As I closed the door behind me this evening I glimpsed a boy shaking the tree across the road from my watering hole. I looked closely expecting a cock to fall from it, fresh and quivering for a fight. Instead, it was opaque leaves that fell light and dead around his head. Not happy with one shower, he shook it again laughing to some invisible friend. I think he did it just to seem em all fall. Another gleeful flash of beautiful Dili town.
I have been here three weeks now yesterday. Writing this I sit under the cool beams of a local hotel, taking equal advantage of their happy hour and wifi to wind down for the day. Walking up the stairs to the balcony you never know what combination of malae you are going to get and add yourself to. Today, it is a father and his two sons sharing a beer and talking through another day in Timor Leste. Less benignly, a group of cufflinks and ties sit and discuss cognac, lobster and champagne. Seriously. They did that.
I’m choosing a blog format to keep in touch with y’all, near and dear and to document a portion of the dialogue that bounces around my head about my experience and where I am. Some of it is useful, some of it is not. I like the idea of seeing change in the way I think or feel about things here.
So having said that, the last three weeks have felt like a marathon. I’ve had numerous mitochondriae flood my body and my digestive system has had it’s back against the wall. I have met a lot of people, malae and Timorese and had many conversations about Timor Leste’s past, present and future. Less so the latter because there seems to be a general unknown about this country’s future. I don’t know what my next year is going to hold but no one in Timor knows what the next year will hold. For a small country, it holds a lot of big records-not in all the right areas. It is over represented in road accidents, child malnutrition and sexual and gender based violence. But I learnt today that Timor Leste also has one of the highest levels of maritime biodiversity in the world.
Timor Leste has also been a lot of things I wasn’t expecting. Living in Dili is wonderful. It is a small city, flat and excellent for biking around because the traffic though plentiful moves at a snails pace. Unlike Sydney, I find that there is a bucket-load of tolerance and acceptance of cyclists. You’re just seen as another road user. No BMW’s edging you into the kerb or dickheads in utes yelling obscenities at you along Marrickville road. Best of all, for the first time I am the fastest person on the road. Faster than microlets, faster than government vehicles, faster than motorcyclists. It is also the best way to catch a breeze in a city that is unrelentingly hot and dry.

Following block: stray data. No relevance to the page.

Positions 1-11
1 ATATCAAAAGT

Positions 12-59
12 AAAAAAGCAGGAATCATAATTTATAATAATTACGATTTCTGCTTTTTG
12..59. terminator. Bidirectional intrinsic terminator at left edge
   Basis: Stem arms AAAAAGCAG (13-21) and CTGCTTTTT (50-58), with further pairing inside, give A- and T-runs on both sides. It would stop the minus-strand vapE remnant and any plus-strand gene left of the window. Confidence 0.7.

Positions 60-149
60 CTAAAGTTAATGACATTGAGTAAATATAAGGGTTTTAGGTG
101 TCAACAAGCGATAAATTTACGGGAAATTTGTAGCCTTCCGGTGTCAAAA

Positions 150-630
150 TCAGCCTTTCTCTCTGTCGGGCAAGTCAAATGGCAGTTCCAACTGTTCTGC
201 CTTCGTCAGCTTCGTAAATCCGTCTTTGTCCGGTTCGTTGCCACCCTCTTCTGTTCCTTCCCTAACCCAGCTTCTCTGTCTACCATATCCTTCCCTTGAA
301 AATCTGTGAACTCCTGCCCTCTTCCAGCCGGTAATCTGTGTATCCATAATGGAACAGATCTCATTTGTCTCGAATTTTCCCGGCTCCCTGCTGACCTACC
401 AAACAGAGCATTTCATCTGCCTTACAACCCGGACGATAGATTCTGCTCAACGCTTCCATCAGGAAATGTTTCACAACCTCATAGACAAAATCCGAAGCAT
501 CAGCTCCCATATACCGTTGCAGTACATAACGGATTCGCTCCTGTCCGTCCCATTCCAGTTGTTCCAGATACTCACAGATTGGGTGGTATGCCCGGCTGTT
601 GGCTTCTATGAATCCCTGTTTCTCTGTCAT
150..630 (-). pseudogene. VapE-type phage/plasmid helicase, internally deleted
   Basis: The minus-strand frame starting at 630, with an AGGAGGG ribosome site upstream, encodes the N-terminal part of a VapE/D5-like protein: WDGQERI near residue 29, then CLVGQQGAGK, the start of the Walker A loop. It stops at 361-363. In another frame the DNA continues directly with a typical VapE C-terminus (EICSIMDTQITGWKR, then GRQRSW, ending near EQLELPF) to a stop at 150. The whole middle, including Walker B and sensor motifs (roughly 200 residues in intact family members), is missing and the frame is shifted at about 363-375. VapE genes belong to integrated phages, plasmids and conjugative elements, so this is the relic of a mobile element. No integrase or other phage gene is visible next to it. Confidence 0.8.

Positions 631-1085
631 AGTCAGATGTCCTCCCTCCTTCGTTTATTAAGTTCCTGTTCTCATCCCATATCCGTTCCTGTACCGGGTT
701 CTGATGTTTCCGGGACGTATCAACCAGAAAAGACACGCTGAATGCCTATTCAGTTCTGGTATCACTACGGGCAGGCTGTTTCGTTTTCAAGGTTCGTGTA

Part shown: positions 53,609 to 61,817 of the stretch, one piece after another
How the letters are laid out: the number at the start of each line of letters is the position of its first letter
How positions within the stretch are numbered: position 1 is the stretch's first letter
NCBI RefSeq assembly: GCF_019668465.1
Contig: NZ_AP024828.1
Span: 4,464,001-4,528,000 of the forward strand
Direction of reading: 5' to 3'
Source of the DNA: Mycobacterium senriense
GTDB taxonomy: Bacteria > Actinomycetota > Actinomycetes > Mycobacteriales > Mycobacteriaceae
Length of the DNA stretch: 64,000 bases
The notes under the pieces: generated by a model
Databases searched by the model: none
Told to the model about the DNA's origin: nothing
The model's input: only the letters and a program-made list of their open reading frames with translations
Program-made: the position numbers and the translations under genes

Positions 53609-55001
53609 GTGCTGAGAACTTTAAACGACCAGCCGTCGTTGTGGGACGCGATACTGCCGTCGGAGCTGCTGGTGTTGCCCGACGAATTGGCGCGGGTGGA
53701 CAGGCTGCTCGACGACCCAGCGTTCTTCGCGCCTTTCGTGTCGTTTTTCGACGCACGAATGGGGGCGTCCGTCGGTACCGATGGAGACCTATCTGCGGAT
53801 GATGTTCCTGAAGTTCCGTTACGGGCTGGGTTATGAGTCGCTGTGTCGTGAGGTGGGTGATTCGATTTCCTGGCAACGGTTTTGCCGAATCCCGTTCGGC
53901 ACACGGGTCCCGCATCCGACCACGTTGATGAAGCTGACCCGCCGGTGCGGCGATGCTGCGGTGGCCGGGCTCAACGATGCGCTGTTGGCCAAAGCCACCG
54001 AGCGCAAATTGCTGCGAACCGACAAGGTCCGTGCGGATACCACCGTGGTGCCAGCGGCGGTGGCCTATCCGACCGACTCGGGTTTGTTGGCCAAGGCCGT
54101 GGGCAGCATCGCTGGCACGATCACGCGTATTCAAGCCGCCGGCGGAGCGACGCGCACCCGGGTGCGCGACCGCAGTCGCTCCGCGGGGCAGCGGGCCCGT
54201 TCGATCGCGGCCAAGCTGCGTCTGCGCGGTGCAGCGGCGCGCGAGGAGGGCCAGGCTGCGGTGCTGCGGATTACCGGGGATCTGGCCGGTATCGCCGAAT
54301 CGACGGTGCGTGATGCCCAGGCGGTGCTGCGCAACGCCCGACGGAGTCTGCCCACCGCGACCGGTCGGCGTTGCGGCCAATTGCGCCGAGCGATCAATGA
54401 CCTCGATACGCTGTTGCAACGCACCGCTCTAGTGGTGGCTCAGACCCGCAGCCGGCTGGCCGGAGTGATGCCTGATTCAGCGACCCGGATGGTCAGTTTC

The hills look as dry as tinder and I have heard several people compare it to the Flinders Ranges. I haven’t been but the comparison to Australia is apt. When I first landed I wasn’t able to shake the overwhelming feeling that Dili was home. Since then I’ve figured that this has something to do with the light. It’s clear and thin and stupendously bright. I don’t love wearing sunglasses but they haven’t left my face since I’ve been here. I’m also dirty. All of the time. Caked in dust and today engine oil from who knows where. Each night before I go to bed the last thing I do is sit on the edge of the bathtub and scrub my feet, working a face towel over and around my heels especially which are now permanently black. I am the filthiest malae around and I know it.
Tetun is a fairly easy language in the sense that it doesn’t have the tenses that we have in English. It is straightforward, (infuriatingly so when it comes to numbers and counting) and like much in this resilient country, is morphing and coming up with something new every day. I’ve been doing Tetun classes at an institute here and I am at the stage where I can confidently converse with most Timorese about basic things. Many a cab driver has been on the receiving end of my earnest and flawed attempts at conversation. Today I managed to thank Mana who cleans my room for me when I am out for ironing and folding my underpants. Yesterday she placed all my bobbypins which were scattered all over the house in an ashtray in an attempt to housetrain me. She also went through my drawers and took out the clothes she thought looked best hanging, washing and ironing them. All in all she is amazing and I am both humiliated and grateful every time I come home because I can’t tell her yet how amazing she is and how right she is to put my bras in the right hand side drawer.
Safety is a big issue here. Or it is not, depending on who you speak to. My initial bravado has worn a little thin with a recent and uncharacteristic spate of stabbings around Dili. A powder keg situation of a high youth population coupled with massive rates of unemployment in said population equal trouble so the recent incidents are no wonder. Getting home at night can be a bit of an issue but having said that I have made a point to walk a lot around my neighborhood and am as familiar with people and their habits as they are mine. I figure the best investment in safety I can make is being a part of community.
I leave you all now with a Tetun version of ‘Sexual Healing’ ringing in my ears. Dili is home but home is also home. Ain’t that a wiggy conundrum.